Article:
I watched the video, and overall liked it. Since you asked for feedback: with the video format, I think I would prefer to see the question and be told to pause to have time to think of the answer before it appears instead of having a set amount of time for each question, since with at least some of them you either know it or you don't right off the bat. As it is, I got a little annoyed waiting a minute for the answer if I already knew it.
The other main comment is something DejMar sort of alluded to, that there are potentially multiple answers that would make sense for some of the riddles. In particular the second one, I also interpreted it as most likely being a gotcha where each number in the sequence is (n)/(n+1), so the final term x/1000 comes after 9/10 and should equal 10/11, meaning x = 10 x 1000 / 11. Only after realizing that it wouldn't be an integer did I decide that it probably wasn't what you intended to ask, so the answer should be the other thing I had in mind and be x = 999. With the light switch, when I saw it here I thought there must be three positions with something like "off" going to "medium", "medium" going either to "off" or to "high", and "high" going only to "medium" so there would be a unique answer -- after any even number of flips the switch must be back at "medium" -- whereas with the youtube version if you change directions during flipping you could either end up at the original position or 180 degrees away. For the question of painting 8s, I could have interpreted a couple of ways: you could argue that he would only paint 8 once (if it's referring to house number 8, or just the number 8 and not other numbers that happen to have 8 as a digit), that he would paint it 20 times (if you mean the total number of digits that are 8), or maybe even 19 times (if you mean the total number of houses with any 8 on them, although that's a less likely interpretation). DejMar commented on the ambiguity of whether the question with Little Johnny is talking about making it home with the original $300 dollars or the money that the man is offering, but I suppose that ambiguity needs to be present or else it wouldn't be much of a riddle. And the last question seems like it might be a bit offensive if asked to a woman.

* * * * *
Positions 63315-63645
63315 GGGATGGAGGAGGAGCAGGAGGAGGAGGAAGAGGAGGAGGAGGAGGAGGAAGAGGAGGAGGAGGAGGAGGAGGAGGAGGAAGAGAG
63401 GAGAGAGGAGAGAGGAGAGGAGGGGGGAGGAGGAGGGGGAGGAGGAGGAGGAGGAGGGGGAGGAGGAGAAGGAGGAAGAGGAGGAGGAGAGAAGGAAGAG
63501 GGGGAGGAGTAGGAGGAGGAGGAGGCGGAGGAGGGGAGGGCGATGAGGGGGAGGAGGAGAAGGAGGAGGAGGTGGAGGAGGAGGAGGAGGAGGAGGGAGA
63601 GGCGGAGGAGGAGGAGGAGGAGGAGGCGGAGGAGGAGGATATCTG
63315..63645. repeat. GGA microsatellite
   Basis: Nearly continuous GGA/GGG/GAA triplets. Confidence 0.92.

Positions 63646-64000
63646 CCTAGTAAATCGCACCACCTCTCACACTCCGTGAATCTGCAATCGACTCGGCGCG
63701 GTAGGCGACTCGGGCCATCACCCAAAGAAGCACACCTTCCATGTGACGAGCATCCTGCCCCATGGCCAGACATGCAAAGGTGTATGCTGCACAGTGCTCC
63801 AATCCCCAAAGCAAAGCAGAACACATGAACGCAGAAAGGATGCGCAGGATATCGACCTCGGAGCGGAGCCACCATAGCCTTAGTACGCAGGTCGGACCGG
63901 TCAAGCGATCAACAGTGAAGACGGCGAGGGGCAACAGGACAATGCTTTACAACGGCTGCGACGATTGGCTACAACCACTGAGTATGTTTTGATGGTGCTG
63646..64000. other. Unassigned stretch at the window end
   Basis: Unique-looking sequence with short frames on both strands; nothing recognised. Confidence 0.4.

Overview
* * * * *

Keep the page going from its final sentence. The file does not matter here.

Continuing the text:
It might not be possible to make the questions entirely unambiguous, especially the question about Little Johnny since the ambiguity is what makes it a riddle in the first place, but sometimes simple things like saying "how many times does he have to paint the digit 8" can help make it unambiguous. In general, I would say to check for (and ask other people to check for) unintended ways that the questions might be interpreted.